Reason 1: You Don’t Just Learn How to Make 1 Recipe, but 4!
I arrived at Artisan Park for the morning class excited to learn about preserves from my favorite preserve company. We met with the co-owner and teacher, Vicky, who outlined for us all the things we would be making:
Strawberry Lilac Syrup, Strawberry Lilac Shrub, Strawberry Lilac Jam, and Strawberry Vanilla Jam.
Reason 2: Learn the Science Behind Good Jam Making and How to Problem Solve
The class started by learning about the kitchen which was a large open space with different stations and commerial equipment. What really caught my eye were the massive vats and one small pot. They even named them, which I thought said a lot about the fun and character of the company (Molly, Gladys, and Winston). I couldn’t believe they did most of their cooking in the smaller pot and not the big vats (which were used for cutneys and apple butter), but Vicky explained that cooking in smaller quanitities allows for a shorter evaporation time and you can see more of the product. Plus, cooking in small batches allows you to continually taste test and have a more consistent flavor. We went through a bucket of spoons while we were there.
I was amazed at how knowledgeable Vicky was and it was incredibly interesting to learn the science behind making jam and all the nuances you glean over the years of perfecting one’s craft in jam making.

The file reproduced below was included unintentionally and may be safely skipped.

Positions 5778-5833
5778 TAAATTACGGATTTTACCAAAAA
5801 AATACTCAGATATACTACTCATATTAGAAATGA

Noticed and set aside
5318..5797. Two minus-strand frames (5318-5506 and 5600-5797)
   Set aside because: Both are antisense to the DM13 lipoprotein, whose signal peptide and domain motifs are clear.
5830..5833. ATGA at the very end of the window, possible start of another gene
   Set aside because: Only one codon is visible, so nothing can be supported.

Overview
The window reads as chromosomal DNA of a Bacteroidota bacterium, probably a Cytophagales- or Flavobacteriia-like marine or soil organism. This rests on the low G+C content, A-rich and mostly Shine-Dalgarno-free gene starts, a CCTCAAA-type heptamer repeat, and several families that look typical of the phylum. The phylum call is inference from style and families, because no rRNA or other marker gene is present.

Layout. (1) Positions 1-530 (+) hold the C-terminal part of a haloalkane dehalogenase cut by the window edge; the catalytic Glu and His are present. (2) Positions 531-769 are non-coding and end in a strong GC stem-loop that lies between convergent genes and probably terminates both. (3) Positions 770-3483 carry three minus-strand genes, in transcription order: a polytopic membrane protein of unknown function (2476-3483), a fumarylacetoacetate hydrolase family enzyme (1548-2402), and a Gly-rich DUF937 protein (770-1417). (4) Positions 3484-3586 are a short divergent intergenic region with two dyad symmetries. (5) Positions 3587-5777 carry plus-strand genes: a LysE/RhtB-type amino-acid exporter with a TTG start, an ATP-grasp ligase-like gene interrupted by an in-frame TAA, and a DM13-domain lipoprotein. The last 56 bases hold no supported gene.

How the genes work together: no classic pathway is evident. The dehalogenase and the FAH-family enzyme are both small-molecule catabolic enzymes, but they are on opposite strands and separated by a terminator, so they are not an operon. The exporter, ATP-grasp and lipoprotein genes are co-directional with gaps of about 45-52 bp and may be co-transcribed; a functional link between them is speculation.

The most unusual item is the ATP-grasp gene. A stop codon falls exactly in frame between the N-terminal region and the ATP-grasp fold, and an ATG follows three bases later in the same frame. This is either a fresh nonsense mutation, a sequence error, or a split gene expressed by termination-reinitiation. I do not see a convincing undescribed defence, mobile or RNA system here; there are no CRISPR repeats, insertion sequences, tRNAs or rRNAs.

Reason 3: Get Recipes to Try and Tweak at Home
Lilac Infused Water
1 part flower
6-7 parts water
To make the lilac infused water, you boil the water and the flavors of the flowers or other ingredient release into the water (just like tea).
Vicky’s Tip: Wild elder flowers make a great infusion.
Strawberry Lilac Syrup
When we had got there, Blake Hill had already heated up the strawberries and lilac infused water. We got to see the rest of the process.
1 part strawberry (fresh or frozen)
.08 part lilac infused water
Boil the strawberries and lilac infused water.
Let the liquid cool then you strain it and add sugar. (You can strain it twice if need be).
Vicky’s Tip: Buy an almond milk bag because it’s tiny mesh gives a clear liquid, but don’t use with hot liquid)
1 part water
.75 parts sugar
If you want to add less sugar that works fine, but it’ll have a shorter shelf life.
Strawberry Lilac Shrub
This is a cool term for a refreshing drink which can have alcohol in it or not. It originated in England and was popular in America during the colonial times as a way to preserve fruits out of season.
You do the same steps as for a syrup but instead of adding .75 parts surgar, you split the sugar into .25 part vinegar and .5 part sugar.
I tasted it. You would never know it had vinegar in it. Delicious! Light, fresh, and a bit of tang. I would definitely enjoy that on a summer afternoon with a good book. I would also think it would make a great salad dressing with some olive oil.
Vicky’s Tip: The syrups taste amazing over ice cream.
Reason 4: Lots of Personalized Attention and a Hands On Experience